Choosing topics for Whosoever is a difficult task. It’s probably the hardest thing about this magazine for me. I’m not a fount of good topic ideas, so finding a topic for each issue is always a struggle, and the last thing on my mind. Given that, I should have known I was in trouble when the topic for this issue came to me so easily. “Surviving a Spiritual Crisis.” It was right there on the tip of my tongue, weeks before it was needed, weeks before I even force myself to think about such things. A bad omen indeed.
Just after I posted the last issue, I plunged hard and deep into a spiritual quagmire of my own. I avoided working on the magazine, dreaded reading e-mail, neglected responding to some important messages. For that I apologize.
I explained it away as simple burn out. With this issue, Whosoever has been in existence for two years. It seems like it’s been forever. I don’t really remember life before Whosoever. In those two years I have been riding herd over every aspect of the magazine. It’s an enormous job and only through the grace and strength of God does each issue make its way to you! So, sure, I probably needed a little break. But it was much more than that.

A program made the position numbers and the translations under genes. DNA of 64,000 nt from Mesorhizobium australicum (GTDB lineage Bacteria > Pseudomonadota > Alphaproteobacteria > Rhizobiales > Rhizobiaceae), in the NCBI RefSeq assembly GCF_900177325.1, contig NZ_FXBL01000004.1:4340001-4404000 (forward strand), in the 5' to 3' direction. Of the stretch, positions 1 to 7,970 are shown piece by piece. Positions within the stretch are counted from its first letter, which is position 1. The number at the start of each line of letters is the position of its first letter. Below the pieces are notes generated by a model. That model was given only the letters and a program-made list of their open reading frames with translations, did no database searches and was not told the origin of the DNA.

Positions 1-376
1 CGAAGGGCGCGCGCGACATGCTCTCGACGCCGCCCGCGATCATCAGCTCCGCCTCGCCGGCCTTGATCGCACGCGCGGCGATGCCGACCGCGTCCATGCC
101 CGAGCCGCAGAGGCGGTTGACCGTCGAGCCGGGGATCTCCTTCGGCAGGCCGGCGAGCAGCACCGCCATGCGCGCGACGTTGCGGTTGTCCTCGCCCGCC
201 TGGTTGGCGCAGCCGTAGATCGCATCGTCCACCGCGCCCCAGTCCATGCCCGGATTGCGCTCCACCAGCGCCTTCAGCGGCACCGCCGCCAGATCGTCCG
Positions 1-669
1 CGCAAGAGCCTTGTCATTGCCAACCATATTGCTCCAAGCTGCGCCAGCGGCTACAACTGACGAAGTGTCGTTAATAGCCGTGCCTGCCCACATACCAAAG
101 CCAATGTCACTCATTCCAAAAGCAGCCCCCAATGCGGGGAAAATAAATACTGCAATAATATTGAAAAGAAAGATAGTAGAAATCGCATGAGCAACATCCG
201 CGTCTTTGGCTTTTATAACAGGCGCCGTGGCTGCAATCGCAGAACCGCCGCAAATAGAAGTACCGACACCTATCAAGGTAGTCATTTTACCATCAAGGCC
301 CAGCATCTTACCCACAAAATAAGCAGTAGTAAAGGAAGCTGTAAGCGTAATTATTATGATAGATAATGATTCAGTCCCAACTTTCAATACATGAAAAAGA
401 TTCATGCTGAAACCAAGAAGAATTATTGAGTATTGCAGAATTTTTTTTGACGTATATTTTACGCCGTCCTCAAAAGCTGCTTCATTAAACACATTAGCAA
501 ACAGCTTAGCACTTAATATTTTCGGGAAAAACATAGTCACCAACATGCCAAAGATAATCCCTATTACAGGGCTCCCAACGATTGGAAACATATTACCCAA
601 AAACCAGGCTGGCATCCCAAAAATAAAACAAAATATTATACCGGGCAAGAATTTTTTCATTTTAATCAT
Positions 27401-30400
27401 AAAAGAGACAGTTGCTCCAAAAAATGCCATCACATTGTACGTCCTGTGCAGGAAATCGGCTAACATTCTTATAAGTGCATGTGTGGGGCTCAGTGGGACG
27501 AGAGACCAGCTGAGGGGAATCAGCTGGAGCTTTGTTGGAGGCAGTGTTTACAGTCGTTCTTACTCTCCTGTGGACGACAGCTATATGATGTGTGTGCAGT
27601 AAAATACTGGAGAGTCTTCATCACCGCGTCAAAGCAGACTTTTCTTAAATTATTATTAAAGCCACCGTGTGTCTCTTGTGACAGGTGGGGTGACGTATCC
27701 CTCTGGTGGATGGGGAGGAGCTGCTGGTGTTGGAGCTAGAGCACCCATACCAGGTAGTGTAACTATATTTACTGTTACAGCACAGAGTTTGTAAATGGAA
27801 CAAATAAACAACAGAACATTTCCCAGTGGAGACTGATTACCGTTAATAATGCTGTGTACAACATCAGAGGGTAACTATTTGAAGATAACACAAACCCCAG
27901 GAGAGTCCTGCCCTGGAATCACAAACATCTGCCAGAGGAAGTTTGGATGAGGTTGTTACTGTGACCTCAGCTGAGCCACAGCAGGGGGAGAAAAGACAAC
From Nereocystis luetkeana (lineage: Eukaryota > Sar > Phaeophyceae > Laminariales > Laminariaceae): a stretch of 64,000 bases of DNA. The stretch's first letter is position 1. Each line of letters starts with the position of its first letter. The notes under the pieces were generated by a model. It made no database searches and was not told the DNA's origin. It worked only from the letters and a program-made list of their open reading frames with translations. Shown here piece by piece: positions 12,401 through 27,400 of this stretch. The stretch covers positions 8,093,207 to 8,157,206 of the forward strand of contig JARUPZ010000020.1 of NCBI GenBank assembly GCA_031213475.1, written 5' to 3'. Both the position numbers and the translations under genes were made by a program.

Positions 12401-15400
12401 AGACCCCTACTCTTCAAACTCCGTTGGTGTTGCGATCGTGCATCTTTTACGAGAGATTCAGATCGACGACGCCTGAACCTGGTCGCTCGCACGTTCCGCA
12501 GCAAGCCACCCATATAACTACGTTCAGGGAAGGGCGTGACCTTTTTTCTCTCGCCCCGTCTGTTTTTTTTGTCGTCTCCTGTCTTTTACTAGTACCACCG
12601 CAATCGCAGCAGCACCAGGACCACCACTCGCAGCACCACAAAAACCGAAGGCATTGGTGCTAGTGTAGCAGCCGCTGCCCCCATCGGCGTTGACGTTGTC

I’ve experienced feelings of burnout with Whosoever before. I’m always careful to take time for myself, especially after posting a new issue. A few days away from the computer usually does the trick. This time it didn’t work. I had to force myself to return to the computer, force myself to read mail, force myself to begin the process of bringing this issue together. Difficult does not even begin to describe the process I have endured.
Instead of working on the magazine I found other things much more fascinating. My main fascination was with the television show “Xena: Warrior Princess”. A nice diversion became an unrelenting obsession … a reason to stay away from the magazine, and God.
I was slow to realize I was having a spiritual crisis. Crisis? Me? Never! I must stay strong, stay faithful. I have a job to do! Ha … I should have seen it coming a mile away with that attitude!
Once I saw that indeed, me, [sarcasm begins] a paragon of faith, [sarcasm ends], was in crisis, I went into immediate .. inaction. Yes, I shut down, completely. I certainly have a healthy sense of denial. I’ve learned that right off the bat. In the midst of a spiritual crisis, it’s much easier to turn up the volume on Xena than it is to turn it off and start listening to God. Much easier.
Then it became more difficult. God will not be deterred when a lesson is in the offing. Do not be deceived, my fellow spiritual seekers, God is persistent. We may run, we may hide, we may seek the protection of the Warrior Princess, but God will find us and convict our hearts. It’s terrifying, and oddly reassuring, all at once.